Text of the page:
Ladder test or round robin to find node

Discussion in 'Reloading' started by metalhead, Apr 8, 2013.

  1. metalhead

    metalhead Well-Known Member

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    I've always started at minimum loading 3 rounds to mag max length increasing in 1/2 grain increments up to max. From 100 yards slow firing each 3 round group with a 4-5 minute break between groups to find my node. Then going with the best group(s), and loading 3 rounds in 1/3 grain increments.....ya get where I'm going, lol. Then shoot at 200, 300 etc til I reach how far I'm going to shoot with that rifle, making adjustments as needed. Have never tried a ladder test but giving the lack of supplies lately, my theory is I could use less ammo starting at 300 yards with assumption if its on at 300 it should be at 100.


    The max for this particular rifle will be 500 yards. Any thoughts and/or opinions from you guys who've done both would be great.
     
  2. emn83

    emn83 Well-Known Member

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    I've done it the same as you have, round robin shooting, for under 500 yards, I'd say you're good to go the way you have. I've done ladder tests as well, and they work, but they really just verified what I learned shooting round robin. Nowadays, I follow what the Jerry Teo article on this site recommends for full load testing and it works well for my shooting, and I always post on here to get feed back
     

  3. barnesuser28

    barnesuser28 Well-Known Member

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    Do you have a link to this article?
     
  4. JackinSD

    JackinSD Well-Known Member

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    Load Tuning
     
  5. barnesuser28

    barnesuser28 Well-Known Member

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    Thanks, thats almost exactly what i am planning on doing for load development on my next rifle.
     
  6. jasent

    jasent Well-Known Member

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    I. Ladder test at 300 or 400 yards at 1% increments then ladder test each node in .5% increments then shoot groups from the best node to verify results. Has worked great for me!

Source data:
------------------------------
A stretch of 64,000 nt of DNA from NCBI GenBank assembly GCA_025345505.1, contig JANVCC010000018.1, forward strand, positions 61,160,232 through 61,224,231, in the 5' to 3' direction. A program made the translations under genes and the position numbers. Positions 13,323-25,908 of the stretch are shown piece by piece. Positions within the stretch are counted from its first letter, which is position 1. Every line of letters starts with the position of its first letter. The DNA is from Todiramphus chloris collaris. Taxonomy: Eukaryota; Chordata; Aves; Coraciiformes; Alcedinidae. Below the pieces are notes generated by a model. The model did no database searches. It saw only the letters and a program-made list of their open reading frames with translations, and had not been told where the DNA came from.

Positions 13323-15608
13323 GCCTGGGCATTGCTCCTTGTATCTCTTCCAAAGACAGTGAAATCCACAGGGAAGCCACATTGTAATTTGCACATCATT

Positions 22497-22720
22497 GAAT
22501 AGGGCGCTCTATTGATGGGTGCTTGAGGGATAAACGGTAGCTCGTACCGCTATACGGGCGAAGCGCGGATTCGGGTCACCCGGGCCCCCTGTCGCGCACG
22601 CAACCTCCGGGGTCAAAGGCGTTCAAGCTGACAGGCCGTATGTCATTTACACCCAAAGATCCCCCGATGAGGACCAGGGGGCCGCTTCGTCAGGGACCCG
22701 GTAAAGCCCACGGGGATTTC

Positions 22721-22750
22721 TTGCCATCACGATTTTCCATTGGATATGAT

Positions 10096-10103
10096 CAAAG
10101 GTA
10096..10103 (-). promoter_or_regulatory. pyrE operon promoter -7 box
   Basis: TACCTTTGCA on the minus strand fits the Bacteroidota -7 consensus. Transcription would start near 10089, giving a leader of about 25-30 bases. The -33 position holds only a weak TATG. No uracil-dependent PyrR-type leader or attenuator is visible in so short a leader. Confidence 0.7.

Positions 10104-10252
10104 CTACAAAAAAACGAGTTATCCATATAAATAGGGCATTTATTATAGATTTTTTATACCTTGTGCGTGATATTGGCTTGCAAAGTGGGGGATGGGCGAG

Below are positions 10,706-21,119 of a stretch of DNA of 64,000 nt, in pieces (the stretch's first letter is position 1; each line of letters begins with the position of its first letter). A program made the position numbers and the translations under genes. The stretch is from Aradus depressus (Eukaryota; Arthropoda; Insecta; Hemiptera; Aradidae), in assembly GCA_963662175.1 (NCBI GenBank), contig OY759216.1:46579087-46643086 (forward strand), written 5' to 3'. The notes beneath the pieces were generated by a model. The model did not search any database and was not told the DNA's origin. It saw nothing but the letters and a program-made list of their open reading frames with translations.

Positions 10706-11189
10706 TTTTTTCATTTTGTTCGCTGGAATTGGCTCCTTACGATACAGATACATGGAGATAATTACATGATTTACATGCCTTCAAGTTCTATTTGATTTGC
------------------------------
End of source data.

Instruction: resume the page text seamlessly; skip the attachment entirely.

7. lloydsmale

    lloydsmale Well-Known Member

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    im a group shooter. Never bought into the ladder method. Ive tried it a few times and it seemed to work with some guns and not others.
     
  8. jasent

    jasent Well-Known Member

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    Nice thing about ladder testing is it shows you your harmonics' if you shoot it over a chrono. Example: record your speeds and it relation to poi. It can help accuracy with temperature changes, if you shoot often enough and keep good records. Such as if it shoots at 3000fps @35* and at 3050 @65* then you have already shot that speed and know the poi shift you can plan for it. Normally if I'm testing at low temps then I choose the slowest part of the node so I can help my gun stay in its node at a greater temp range. Like wise if I'm testing at mid or high temps I go with the appropriate side of the node. Also keep track of poi on each side of the node. Just my method
     
  9. boomtube

    boomtube Well-Known Member

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    "Any thoughts and/or opinions from you guys who've done both would be great. "

    Both methods work fine, both done properly will get you to exactly the same place; how quickly you'll get there is largely up to how you do it.

    Neither method will give instantly perfect results without further testing (and refining) to confirm your initial findings. And then you'll need to do it again to find the best seating depth.

    IMHO, if anyone gets inconsistant results with either system it's more likely due to an erratic shooter than a failing of the testing method.